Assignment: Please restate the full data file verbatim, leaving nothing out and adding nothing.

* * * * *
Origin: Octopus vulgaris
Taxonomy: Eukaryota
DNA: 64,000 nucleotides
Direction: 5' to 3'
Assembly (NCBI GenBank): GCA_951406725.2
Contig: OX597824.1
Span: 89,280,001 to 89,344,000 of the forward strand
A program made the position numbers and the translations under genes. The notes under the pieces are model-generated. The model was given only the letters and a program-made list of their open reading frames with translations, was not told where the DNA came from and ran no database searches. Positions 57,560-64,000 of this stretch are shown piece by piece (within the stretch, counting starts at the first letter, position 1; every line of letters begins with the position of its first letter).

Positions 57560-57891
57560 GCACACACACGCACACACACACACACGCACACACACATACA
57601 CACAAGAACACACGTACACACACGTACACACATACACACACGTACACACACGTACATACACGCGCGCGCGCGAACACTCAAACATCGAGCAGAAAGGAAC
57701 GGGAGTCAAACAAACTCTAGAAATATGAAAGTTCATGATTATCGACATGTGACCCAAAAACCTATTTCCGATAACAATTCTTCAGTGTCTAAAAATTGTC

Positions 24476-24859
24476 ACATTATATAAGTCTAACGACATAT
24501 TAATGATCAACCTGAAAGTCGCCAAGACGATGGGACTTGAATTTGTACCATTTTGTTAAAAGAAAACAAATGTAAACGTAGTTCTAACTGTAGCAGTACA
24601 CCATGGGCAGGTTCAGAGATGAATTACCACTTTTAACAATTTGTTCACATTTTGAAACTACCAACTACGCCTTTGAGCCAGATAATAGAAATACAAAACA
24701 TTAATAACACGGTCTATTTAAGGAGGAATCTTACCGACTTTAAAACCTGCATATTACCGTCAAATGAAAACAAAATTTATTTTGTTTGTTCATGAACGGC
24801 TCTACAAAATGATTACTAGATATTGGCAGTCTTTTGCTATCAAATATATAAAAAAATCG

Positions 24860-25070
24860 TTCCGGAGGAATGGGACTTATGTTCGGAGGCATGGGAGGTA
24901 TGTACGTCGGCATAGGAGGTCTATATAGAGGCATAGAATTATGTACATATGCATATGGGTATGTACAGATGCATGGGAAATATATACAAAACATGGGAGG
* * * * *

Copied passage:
Origin: Octopus vulgaris
Taxonomy: Eukaryota
DNA: 64,000 nucleotides
Direction: 5' to 3'
Assembly (NCBI GenBank): GCA_951406725.2
Contig: OX597824.1
Span: 89,280,001 to 89,344,000 of the forward strand
A program made the position numbers and the translations under genes. The notes under the pieces are model-generated. The model was given only the letters and a program-made list of their open reading frames with translations, was not told where the DNA came from and ran no database searches. Positions 57,560-64,000 of this stretch are shown piece by piece (within the stretch, counting starts at the first letter, position 1; every line of letters begins with the position of its first letter).

Positions 57560-57891
57560 GCACACACACGCACACACACACACACGCACACACACATACA
57601 CACAAGAACACACGTACACACACGTACACACATACACACACGTACACACACGTACATACACGCGCGCGCGCGAACACTCAAACATCGAGCAGAAAGGAAC
57701 GGGAGTCAAACAAACTCTAGAAATATGAAAGTTCATGATTATCGACATGTGACCCAAAAACCTATTTCCGATAACAATTCTTCAGTGTCTAAAAATTGTC

Positions 24476-24859
24476 ACATTATATAAGTCTAACGACATAT
24501 TAATGATCAACCTGAAAGTCGCCAAGACGATGGGACTTGAATTTGTACCATTTTGTTAAAAGAAAACAAATGTAAACGTAGTTCTAACTGTAGCAGTACA
24601 CCATGGGCAGGTTCAGAGATGAATTACCACTTTTAACAATTTGTTCACATTTTGAAACTACCAACTACGCCTTTGAGCCAGATAATAGAAATACAAAACA
24701 TTAATAACACGGTCTATTTAAGGAGGAATCTTACCGACTTTAAAACCTGCATATTACCGTCAAATGAAAACAAAATTTATTTTGTTTGTTCATGAACGGC
24801 TCTACAAAATGATTACTAGATATTGGCAGTCTTTTGCTATCAAATATATAAAAAAATCG

Positions 24860-25070
24860 TTCCGGAGGAATGGGACTTATGTTCGGAGGCATGGGAGGTA
24901 TGTACGTCGGCATAGGAGGTCTATATAGAGGCATAGAATTATGTACATATGCATATGGGTATGTACAGATGCATGGGAAATATATACAAAACATGGGAGG